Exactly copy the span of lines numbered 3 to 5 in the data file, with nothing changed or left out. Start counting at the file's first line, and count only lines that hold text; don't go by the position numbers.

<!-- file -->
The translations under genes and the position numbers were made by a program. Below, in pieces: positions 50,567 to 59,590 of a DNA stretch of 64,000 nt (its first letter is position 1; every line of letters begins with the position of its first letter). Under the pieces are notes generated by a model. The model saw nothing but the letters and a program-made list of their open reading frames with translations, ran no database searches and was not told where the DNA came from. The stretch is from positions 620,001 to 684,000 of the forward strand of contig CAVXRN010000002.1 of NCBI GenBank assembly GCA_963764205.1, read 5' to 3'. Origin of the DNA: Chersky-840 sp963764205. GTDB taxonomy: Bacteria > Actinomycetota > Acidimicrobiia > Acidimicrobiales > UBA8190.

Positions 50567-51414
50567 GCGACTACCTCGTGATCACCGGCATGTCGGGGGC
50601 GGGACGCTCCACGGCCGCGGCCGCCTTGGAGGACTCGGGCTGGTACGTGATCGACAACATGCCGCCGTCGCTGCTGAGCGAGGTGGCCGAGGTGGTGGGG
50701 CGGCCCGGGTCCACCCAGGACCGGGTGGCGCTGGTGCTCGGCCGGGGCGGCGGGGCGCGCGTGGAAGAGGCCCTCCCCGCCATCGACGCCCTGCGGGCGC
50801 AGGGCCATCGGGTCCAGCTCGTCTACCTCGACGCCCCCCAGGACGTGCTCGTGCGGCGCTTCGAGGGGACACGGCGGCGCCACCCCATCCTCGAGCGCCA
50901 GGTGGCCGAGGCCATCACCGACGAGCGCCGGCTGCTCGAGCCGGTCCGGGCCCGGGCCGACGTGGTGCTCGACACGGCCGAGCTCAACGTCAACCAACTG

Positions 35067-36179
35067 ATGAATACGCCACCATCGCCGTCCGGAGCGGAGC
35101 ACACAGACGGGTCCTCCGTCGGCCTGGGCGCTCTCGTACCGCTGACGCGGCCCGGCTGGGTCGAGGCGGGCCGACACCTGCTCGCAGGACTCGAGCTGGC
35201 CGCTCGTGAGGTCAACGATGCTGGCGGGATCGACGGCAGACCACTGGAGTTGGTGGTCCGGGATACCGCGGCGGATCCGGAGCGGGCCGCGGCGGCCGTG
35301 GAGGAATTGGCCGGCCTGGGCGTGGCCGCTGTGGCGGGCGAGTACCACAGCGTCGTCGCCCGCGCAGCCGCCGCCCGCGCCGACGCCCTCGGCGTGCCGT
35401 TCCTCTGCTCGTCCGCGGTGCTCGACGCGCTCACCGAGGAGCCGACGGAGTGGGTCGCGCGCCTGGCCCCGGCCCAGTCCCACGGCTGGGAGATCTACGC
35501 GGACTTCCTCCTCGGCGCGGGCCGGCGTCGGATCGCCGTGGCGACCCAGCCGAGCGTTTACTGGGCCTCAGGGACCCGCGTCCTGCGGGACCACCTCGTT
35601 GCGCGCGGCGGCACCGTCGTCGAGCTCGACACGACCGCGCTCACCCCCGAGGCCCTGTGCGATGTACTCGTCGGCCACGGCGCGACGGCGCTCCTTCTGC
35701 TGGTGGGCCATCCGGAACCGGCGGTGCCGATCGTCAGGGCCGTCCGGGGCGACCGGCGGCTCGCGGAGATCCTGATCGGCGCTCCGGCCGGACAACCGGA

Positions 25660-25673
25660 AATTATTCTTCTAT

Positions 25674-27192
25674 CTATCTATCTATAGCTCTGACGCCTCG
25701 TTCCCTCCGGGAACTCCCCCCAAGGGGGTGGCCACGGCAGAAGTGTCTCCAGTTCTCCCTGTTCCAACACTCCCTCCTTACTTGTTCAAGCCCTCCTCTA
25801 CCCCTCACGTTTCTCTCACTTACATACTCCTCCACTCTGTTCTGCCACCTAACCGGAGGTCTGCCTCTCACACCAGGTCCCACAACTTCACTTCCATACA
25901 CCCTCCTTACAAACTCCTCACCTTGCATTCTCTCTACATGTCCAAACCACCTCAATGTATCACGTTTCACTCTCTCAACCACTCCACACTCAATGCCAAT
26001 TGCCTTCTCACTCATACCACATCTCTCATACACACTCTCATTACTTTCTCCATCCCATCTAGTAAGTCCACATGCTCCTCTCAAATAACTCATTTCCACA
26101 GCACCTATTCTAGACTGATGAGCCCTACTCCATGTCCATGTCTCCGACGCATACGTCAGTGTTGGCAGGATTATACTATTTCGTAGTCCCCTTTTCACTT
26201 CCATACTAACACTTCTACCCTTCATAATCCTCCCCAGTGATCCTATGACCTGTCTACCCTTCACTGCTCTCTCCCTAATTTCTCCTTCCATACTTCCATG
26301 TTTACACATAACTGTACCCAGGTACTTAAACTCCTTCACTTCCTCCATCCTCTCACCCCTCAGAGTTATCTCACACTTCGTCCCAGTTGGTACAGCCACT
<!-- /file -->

50567 GCGACTACCTCGTGATCACCGGCATGTCGGGGGC
50601 GGGACGCTCCACGGCCGCGGCCGCCTTGGAGGACTCGGGCTGGTACGTGATCGACAACATGCCGCCGTCGCTGCTGAGCGAGGTGGCCGAGGTGGTGGGG
50701 CGGCCCGGGTCCACCCAGGACCGGGTGGCGCTGGTGCTCGGCCGGGGCGGCGGGGCGCGCGTGGAAGAGGCCCTCCCCGCCATCGACGCCCTGCGGGCGC